• Critical technologies for human spaceflight programme
  • Remote sensing of EarthSpace science and planetary exploration
  • Use of ground space 
  • Development of space systems and components
  • Exchange of scientists
  • Training and scientific and technical meetings
  • When the Russian President and Indian Prime Minister met at the BRICS Summit 2016 in Goa, they emphasised that the space agencies of both nations would engage more actively on space technology applications, launch vehicle, satellite navigation, space science and planetary exploration.
  • The two leaders welcomed the signing of an MoU to set up and utilise ground measurement gathering stations in each other’s territories to enhance the navigation satellite systems GLONASS and NavIC respectively.
  • As a result Russian GLONASS (Global Navigation Satellite System) is providing a key service in Indian transport sector being introduced on New Delhi-Mumbai Highway since January,2019.
  • The vehicles will be equipped with onboard devices based on the GLONASS / IRNSS satellite system, which have been developed specifically for this project.

Mission Gaganyaan:

  • The Gaganyaan programme, is an indigenous mission that would take Indian astronauts to space.
  • Gaganyaan is an Indian crewed orbital spacecraft that is intended to send 3 astronauts to space for a minimum of seven days by 2022, as part of the Indian Human Spaceflight Programme.
  • The spacecraft, which is being developed by the ISRO consists of a service module and a crew module, collectively known as the Orbital Module.
  • It will be for the first time that India will launch its manned mission to space, making the country fourth in line to have sent a human into space.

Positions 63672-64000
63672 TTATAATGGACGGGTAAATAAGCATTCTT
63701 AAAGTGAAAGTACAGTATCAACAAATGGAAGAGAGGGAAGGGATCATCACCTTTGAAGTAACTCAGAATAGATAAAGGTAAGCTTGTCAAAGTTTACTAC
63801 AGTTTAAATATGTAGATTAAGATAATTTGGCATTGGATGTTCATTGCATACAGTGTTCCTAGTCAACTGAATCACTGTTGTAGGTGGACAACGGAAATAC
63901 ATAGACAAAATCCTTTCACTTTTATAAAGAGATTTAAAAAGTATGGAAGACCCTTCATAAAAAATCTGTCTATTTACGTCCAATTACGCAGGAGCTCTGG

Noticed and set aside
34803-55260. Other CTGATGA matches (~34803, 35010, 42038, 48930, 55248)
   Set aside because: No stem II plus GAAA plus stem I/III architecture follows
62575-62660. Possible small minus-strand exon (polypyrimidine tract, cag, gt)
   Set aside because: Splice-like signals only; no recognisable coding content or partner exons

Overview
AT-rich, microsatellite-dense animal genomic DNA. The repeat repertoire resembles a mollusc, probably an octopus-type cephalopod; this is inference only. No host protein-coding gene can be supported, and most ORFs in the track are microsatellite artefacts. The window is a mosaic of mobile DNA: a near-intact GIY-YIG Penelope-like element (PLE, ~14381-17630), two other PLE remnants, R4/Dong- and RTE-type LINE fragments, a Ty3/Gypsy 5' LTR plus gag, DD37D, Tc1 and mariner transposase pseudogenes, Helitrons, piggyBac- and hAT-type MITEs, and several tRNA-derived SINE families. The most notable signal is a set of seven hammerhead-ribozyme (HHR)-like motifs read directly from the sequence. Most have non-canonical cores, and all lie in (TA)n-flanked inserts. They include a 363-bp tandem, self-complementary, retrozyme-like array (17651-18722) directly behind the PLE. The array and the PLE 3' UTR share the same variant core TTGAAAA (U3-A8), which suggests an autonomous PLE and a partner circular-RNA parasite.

• Isro’s GSLV Mk III, the three-stage heavy-lift launch vehicle, will be used to launch Gaganyaan as it has the necessary payload capability.
  • The spacecraft will be placed in a low earth orbit of 300-400 km.
  • GSLV Mk III is designed to carry 4 ton class of satellites into Geosynchronous Transfer Orbit (GTO) or about 10 tons to Low Earth Orbit (LEO). 
  • The Gaganyaan programme is expected to cost under ₹10,000 crore and there will be two unmanned missions prior to the manned mission to validate the technologies.
  • The mission will enable ISRO to achieve higher levels of reliability in launch and satellite technology.
  • The human spaceflight will take 16 minutes to reach the orbit where it will stay for five to seven days.
  • The capsule will rotate around the Earth every 90 minutes, and astronauts will be able to witness the sunrise and sunset.
  • The three astronauts will be able to see India from space every 24 hours, while they conduct experiments on microgravity.
  • For its return, the capsule will take 36 hours, and will land in the Arabian Sea, just off the coast of Gujarat.
  • ISRO has developed some critical technologies like reentry mission capability, crew escape system, crew module configuration, thermal protection system, deceleration and flotation system, sub-systems of life support system required for Mission Gaganyaan.

Recent MOUs during EEF summit:

  • India and Russia have signed 15 Memorandums of Understanding (MoUs) and other agreements to boost co-operation between the two countries during PM Modi’s visit to Vladivostok for the Eastern Economic Forum (EEF).
  • Russia will help train Indian space travellers aboard the Gaganyaan as part of the agreements signed.
  • An agreement to operationalise the maritime route between Vladivostok in Russia to Chennai in India has also been reached. The route can help Indian businesses engage in activities in the Russian Far East, a resource rich but sparsely populated region.
  • The two leaders held the delegation-level talks at the India-Russia 20th Annual Summit and discussed ways to bolster cooperation in trade and investment, oil and gas, mining, nuclear energy, defence and security, air and maritime connectivity, transport infrastructure, hi-tech, outer space and people-to-people ties.

Apart from this, Russia is planning to partner Delhi for joint collaborations including presence at the prestigious International Space Station (ISS). This includes cooperation in futuristic technologies including new space systems, rocket engines, propellants and propulsion systems, spacecraft and launch vehicle technology. 

Cooperation in space has emerged as a key area of cooperation in the high technology sector between India and Russia. India’s rapidly growing capabilities in outer space is being acknowledged and Russia sees India as a key partner for promoting peaceful uses of outer space.